“I’m very obsessed with genocide stuff,” says the singer. “Sometimes I think I’m stupid because I’ve got a son and I think it’s obsessive on my part that I’m so sad. On the other hand, I recently met with my friend from Syria. And she started talking to me about the genocide there. It reaffirmed that bad stuff is happening all around us non-stop. I hope until my last days that I will be conscious about this stuff.”

Against the odds, this darkly-affected soul is not as weary as you might think. “My character is I’m pessimistic but really happy,” he says, sitting under the canopy of the Katowice Forest Park backstage as a storm of publicity engagements hang over him. “I really don’t like the world. I think people are very cruel and don’t accept each other. I didn’t even want to bring a child into this world but my wife talked me into it. I’m super happy it’s happened, though.”

Encouraging stuff.

He also comes across as a fighter and his zest for life manifests in his approach to being in the band. He is someone who will never let something, or someone, get the better of him. A case in point: propelling this melodic, brutal, artfully subversive band forward requires festivals, such as OFF, to bring wider audiences to it; and there was a point earlier today where the show here wasn’t even going to happen. Pointing towards a massive bag of pharmaceutical drugs on the table – bigger than his head – he says: “I bought it this morning because my voice is fucked up. I decided before the gig I will shout. But the problem is my doctor told me I should cancel the gig because if I shout my vocal chords will be broken and I'll lose your voice for six months. So I asked him to give me drugs and he agreed. But during the gig I was sweating toxins like a pig. Anyway, I was shouting and this gig was really good.”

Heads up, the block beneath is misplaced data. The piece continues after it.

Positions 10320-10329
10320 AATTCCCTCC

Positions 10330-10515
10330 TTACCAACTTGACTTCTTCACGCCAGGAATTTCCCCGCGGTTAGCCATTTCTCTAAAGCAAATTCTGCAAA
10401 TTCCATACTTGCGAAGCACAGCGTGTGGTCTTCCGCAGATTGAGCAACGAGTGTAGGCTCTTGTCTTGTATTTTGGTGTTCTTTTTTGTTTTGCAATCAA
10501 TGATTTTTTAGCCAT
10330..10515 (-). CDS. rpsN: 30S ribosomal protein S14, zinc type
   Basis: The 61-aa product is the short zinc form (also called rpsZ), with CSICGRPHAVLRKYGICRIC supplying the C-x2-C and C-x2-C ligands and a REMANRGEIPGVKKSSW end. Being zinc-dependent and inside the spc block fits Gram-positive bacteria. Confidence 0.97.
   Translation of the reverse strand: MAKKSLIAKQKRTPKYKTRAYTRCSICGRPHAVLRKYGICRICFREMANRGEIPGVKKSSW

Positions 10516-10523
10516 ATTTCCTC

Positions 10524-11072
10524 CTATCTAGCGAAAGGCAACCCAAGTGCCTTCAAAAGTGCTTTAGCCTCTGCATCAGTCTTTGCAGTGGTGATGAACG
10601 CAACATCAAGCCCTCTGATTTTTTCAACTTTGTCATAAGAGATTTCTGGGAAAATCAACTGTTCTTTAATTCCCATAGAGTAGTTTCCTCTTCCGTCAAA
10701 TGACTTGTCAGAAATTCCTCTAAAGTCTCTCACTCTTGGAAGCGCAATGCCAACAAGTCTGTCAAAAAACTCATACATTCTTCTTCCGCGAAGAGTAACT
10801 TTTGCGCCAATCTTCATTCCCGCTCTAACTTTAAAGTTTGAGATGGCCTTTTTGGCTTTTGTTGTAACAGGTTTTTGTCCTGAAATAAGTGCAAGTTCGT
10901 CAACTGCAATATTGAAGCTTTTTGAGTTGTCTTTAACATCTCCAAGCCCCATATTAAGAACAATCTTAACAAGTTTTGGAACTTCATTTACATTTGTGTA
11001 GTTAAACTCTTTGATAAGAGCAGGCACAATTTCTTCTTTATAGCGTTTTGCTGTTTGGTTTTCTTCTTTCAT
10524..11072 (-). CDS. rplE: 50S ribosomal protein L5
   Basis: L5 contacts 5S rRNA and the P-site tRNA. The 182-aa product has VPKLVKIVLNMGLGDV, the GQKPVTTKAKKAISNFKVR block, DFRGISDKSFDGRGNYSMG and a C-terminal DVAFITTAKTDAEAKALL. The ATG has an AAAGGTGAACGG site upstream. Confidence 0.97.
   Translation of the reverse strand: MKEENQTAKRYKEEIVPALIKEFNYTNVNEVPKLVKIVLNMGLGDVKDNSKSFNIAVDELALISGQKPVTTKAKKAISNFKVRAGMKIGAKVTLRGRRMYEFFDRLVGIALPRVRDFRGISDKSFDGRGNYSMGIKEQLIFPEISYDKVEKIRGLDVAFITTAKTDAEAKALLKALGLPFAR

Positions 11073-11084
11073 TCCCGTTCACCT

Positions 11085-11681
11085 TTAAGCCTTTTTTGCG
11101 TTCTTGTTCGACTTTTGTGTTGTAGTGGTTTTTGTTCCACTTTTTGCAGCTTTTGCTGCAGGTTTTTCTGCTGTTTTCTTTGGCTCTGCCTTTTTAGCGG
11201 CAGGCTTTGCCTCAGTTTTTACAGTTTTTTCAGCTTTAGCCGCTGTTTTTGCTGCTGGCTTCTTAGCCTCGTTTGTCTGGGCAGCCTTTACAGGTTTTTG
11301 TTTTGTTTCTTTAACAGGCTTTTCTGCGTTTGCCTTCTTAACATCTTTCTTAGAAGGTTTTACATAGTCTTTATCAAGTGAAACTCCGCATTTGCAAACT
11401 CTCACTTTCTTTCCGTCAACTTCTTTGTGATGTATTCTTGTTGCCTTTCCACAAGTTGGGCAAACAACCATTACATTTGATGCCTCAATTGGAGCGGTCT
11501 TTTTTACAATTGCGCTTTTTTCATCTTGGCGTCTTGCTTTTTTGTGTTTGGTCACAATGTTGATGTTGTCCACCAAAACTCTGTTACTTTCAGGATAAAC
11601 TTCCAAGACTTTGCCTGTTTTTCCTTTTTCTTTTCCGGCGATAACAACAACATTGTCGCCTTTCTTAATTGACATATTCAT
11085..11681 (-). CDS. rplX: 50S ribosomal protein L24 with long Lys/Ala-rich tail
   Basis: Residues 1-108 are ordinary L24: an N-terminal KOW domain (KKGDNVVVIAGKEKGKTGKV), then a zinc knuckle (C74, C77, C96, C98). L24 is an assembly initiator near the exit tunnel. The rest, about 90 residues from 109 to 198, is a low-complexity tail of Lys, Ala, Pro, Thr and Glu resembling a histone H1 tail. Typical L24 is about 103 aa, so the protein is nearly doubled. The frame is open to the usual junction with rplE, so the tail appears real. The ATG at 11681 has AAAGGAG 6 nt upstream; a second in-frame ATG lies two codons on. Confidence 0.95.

That is commitment. And, what is regularly frowned upon in post-Soviet countries like Poland: championing yourself. After all, if you too were on the cusp of releasing a record that is truly fantastic, you might too feel you are justified in a healthy bit of bravado.

As an album, Of The Sun, coming out 13 September, lands differently to the more relentlessly visceral live show. Its Stone Roses-esque dreamy moments and more stark melancholy are juxtaposed with strands of doom, post-rock, and krautrock. The production is immensely tight; bass riffs worm around with melodic panache Peter Hook would be proud of. It is honed by their own George Martin, Michał Kupicz, in their hometown on the Baltic shore city of Gdańsk, Poland, at studio Custom 34. It is a truly special record that feels like it could never tire and be passed down through generations as an example of..‘Yeah, there was great guitar bands in the 2010s’.

Ultimately, this music's compelling, fearless stuff; enough to add to the proud cultural history of the city they are based. They follow the likes of Can's Holger Czukay, who was born there, and philosopher Arthur Schopenhauer, in having a notable artistic legacy. Sure, the more commercial sonics will sell more units but there’s a sense of longevity to this band. I'm certainly hoping they're sticking around.